In a recent opinion piece in Hyperallergic, entitled Sorry, But This Is Not “Repatriation”, Yannis Hamilakis lambasts the recent agreement between billionaire Leonard Stern and Greece to transfer ownership of his collection to the Greek government but to display it at the Metropolitan Museum for at least 25 years. (As with much of Hamilakis’ scholarship, we learn more about the author than we do about the topic at hand.)
Hamilakis objects to this agreement, which was approved by the Greek parliament, because it involves the collection being displayed primarily in private museums, such as the Met and the Museum of Cycladic Art in Athens, and because the collection will be controlled (but not owned) by a private entity run by the director of the Museum of Cycladic Art and members of Stern’s foundation.
I’m not qualified to comment on the legal niceties of this arrangement, but I do concede that it is unusual. But perhaps this problem calls for an unusual solution. And, more importantly, the alternative would be for Stern (or his heirs) to auction off the collection and have it disappear into private collections all over the world. As is often the case, although it is very likely these objects were originally looted from archaeological sites, because it cannot be proven in court the Greek government has no legal recourse for seizing them. Surely the transfer of ownership to Greece is worth the objects staying in New York for another 25 or even 50 years, as well as the stroking of Stern’s (doubtless massive) ego, especially if the alternative is for them to disappear altogether.
Once again I (happily) find myself busy with speaking engagements, including two next week. First, on Friday, November 18 (which will be the evening of November 17 on the eastern seaboard of the US) I am giving a (remote) lecture at Fudan University in Shanghai entitled ‘The Persian Pharaohs: Kingship and Imperialism in Achaemenid Egypt.’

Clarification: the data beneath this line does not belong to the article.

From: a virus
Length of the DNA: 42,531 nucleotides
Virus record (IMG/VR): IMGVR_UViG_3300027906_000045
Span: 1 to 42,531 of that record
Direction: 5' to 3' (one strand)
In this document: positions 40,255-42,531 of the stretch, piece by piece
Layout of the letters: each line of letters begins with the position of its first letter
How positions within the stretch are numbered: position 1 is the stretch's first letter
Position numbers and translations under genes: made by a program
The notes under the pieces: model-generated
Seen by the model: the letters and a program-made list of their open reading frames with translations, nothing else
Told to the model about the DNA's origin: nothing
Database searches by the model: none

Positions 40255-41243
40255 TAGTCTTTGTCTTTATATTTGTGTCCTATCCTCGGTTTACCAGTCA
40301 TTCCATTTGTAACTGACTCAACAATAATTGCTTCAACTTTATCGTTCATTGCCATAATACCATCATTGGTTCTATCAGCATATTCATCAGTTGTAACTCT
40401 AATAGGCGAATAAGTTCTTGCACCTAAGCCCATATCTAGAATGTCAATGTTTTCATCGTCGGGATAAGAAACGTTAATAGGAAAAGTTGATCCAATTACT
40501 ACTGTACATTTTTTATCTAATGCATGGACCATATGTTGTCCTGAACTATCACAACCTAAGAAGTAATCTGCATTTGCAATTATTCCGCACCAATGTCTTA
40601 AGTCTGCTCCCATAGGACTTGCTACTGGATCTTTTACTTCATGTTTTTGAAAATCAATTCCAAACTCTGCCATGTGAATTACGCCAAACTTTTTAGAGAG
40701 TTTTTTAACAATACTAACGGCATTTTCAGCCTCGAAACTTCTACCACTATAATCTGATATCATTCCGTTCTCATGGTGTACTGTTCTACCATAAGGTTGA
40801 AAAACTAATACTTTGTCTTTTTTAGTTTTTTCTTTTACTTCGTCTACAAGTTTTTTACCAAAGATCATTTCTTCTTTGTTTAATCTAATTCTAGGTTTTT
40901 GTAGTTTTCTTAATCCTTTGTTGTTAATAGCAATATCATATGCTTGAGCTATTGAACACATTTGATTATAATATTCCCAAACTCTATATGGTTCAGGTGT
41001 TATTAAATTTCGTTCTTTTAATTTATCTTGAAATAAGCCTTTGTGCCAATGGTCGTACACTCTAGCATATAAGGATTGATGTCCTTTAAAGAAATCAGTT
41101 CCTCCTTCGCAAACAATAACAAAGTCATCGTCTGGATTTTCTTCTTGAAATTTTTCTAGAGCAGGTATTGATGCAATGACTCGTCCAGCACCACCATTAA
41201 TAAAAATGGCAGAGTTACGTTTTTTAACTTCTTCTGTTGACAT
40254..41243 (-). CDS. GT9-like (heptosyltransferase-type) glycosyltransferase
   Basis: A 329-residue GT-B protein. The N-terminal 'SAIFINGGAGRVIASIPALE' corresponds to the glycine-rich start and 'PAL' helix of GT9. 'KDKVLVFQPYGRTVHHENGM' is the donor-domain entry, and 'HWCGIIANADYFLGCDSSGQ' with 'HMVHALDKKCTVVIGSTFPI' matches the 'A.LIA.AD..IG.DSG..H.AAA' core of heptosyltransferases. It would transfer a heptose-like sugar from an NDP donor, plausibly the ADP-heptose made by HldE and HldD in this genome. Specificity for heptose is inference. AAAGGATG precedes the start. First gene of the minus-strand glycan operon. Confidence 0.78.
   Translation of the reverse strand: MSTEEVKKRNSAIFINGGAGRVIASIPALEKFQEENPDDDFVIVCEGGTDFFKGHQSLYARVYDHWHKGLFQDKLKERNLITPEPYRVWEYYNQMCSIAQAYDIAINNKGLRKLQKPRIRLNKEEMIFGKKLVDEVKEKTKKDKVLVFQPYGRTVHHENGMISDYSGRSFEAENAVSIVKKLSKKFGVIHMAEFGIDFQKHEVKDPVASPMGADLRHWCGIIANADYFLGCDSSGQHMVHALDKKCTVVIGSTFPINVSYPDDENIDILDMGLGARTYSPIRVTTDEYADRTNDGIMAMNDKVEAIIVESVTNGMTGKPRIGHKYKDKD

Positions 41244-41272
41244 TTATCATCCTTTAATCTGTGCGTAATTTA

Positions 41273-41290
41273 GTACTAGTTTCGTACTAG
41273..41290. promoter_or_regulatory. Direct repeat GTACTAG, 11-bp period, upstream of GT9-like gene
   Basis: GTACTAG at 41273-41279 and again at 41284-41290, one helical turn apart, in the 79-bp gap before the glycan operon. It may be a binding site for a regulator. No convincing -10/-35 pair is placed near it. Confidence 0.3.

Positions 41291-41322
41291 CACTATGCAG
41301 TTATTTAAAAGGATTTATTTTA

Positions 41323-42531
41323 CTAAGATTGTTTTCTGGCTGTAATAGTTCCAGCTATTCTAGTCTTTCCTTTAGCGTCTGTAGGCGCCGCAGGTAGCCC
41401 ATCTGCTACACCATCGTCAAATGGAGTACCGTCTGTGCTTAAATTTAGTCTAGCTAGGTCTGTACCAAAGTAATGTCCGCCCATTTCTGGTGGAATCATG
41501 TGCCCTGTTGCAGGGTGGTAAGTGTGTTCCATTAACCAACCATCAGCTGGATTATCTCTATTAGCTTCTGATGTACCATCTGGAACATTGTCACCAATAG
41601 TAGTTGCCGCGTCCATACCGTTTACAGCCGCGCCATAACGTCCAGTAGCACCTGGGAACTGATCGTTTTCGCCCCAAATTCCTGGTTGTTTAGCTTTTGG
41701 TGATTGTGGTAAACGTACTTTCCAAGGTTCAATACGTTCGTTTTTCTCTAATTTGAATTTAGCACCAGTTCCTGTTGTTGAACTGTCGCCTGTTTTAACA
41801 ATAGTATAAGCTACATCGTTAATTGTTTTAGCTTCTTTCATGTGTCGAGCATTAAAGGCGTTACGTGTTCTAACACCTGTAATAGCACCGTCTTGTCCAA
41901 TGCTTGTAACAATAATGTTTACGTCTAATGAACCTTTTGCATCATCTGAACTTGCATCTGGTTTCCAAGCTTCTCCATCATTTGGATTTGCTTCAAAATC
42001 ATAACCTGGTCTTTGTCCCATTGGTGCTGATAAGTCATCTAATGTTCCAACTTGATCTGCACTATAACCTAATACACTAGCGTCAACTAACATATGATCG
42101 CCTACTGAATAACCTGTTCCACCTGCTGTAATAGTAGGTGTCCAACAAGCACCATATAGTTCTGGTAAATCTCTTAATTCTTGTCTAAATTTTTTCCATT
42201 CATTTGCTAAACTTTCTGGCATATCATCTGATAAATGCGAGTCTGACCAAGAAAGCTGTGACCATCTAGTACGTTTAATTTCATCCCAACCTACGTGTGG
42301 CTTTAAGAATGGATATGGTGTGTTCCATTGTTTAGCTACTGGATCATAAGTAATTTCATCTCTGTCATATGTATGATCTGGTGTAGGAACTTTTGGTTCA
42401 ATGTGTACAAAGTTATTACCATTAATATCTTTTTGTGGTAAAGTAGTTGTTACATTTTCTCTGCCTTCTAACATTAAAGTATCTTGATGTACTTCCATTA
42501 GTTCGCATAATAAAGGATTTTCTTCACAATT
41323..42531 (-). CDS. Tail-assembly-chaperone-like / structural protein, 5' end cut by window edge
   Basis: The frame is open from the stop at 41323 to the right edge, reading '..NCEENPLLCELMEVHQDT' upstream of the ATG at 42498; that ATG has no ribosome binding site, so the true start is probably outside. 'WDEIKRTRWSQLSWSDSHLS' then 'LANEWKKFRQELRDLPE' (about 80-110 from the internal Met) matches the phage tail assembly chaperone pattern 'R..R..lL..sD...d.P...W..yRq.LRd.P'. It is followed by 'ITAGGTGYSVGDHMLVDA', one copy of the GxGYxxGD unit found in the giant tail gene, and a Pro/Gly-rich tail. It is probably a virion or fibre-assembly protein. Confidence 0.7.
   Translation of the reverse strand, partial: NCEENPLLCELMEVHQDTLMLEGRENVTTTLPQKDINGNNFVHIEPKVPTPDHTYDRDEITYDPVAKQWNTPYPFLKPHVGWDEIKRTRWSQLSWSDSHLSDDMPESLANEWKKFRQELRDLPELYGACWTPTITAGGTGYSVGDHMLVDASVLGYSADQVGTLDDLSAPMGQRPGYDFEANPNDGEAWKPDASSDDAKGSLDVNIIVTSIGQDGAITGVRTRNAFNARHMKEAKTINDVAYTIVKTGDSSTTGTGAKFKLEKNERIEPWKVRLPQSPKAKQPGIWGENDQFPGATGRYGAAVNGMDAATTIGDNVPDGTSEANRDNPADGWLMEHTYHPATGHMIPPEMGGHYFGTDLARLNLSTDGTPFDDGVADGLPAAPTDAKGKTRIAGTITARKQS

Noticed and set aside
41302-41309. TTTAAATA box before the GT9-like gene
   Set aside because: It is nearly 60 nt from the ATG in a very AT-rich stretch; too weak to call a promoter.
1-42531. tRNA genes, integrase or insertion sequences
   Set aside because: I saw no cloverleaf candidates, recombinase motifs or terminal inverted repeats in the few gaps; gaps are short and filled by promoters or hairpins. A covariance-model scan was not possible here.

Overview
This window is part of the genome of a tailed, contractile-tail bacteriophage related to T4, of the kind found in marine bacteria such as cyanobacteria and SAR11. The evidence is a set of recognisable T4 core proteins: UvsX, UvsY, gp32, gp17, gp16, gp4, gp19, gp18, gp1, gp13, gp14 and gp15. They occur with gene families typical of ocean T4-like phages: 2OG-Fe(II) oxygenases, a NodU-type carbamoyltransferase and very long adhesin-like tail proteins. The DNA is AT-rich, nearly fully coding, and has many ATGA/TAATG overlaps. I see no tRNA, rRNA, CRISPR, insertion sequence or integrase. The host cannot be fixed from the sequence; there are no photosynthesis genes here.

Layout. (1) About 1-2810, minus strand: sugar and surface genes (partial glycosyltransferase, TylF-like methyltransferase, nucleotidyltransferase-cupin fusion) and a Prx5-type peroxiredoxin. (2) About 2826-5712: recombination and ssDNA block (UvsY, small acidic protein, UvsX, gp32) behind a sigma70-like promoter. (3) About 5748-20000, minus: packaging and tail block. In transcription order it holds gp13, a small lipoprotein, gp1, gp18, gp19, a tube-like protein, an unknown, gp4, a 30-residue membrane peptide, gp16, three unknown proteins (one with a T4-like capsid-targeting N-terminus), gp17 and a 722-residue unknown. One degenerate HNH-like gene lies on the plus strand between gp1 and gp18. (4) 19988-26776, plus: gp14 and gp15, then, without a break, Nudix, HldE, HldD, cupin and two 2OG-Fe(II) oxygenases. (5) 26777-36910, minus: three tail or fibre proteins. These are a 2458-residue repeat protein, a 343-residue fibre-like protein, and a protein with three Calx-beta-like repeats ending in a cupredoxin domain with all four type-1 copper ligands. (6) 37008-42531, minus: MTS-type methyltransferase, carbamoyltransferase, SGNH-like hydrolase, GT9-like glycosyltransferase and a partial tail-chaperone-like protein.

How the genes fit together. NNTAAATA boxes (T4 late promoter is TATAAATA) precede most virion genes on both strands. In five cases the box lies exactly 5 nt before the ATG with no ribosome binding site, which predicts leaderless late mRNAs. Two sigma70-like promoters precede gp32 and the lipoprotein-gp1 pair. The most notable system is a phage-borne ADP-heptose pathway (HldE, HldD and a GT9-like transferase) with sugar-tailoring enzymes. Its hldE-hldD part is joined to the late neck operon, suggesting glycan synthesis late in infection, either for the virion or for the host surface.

My abstract for the talk is admirably concise and suitably vague:
This lecture examines how the Achaemenid Persians used the Egyptian institution of kingship to rule Egypt during the 27th Dynasty, ca. 526-404 BCE. Rather than destroying or marginalizing the pharaonic office, the Persian kings, beginning with Cambyses, assumed the role of Egyptian king. This served two purposes. First, it supported Achaemenid ideology, which depicted the Persian ruler as ‘king of kings.’ For this ideology to be meaningful local institutions of kingship had to remain intact. Second, it provided a means of controlling Egypt without having to create a new administrative framework. In essence, the Persians inserted themselves into the highest level of Egyptian political authority and did not interfere with the rest. Yet the Persian kings went beyond simply filling the role of pharaoh and actively used Egyptian institutions, such as temples, to further their own imperial goals, such as controlling the Western Desert and acquiring silver for tribute. This practice accounts in significant part for the relatively invisible nature of Achaemenid rule in Egypt.
Second, on Saturday, November 19 I will give a talk at the ASOR Annual Meeting in Boston entitled ‘Greek Style and the Problem of Parthian Art,’ as part of a session on ‘Style and Identity in Ancient Near Eastern Art.’ My long abstract for the talk is here. Suffice to say, my talk considers why Parthian art might look the way it does. As a teaser, here’s one of the objects I plan to discuss:
If that doesn’t pique your curiosity, then we probably shouldn’t be friends.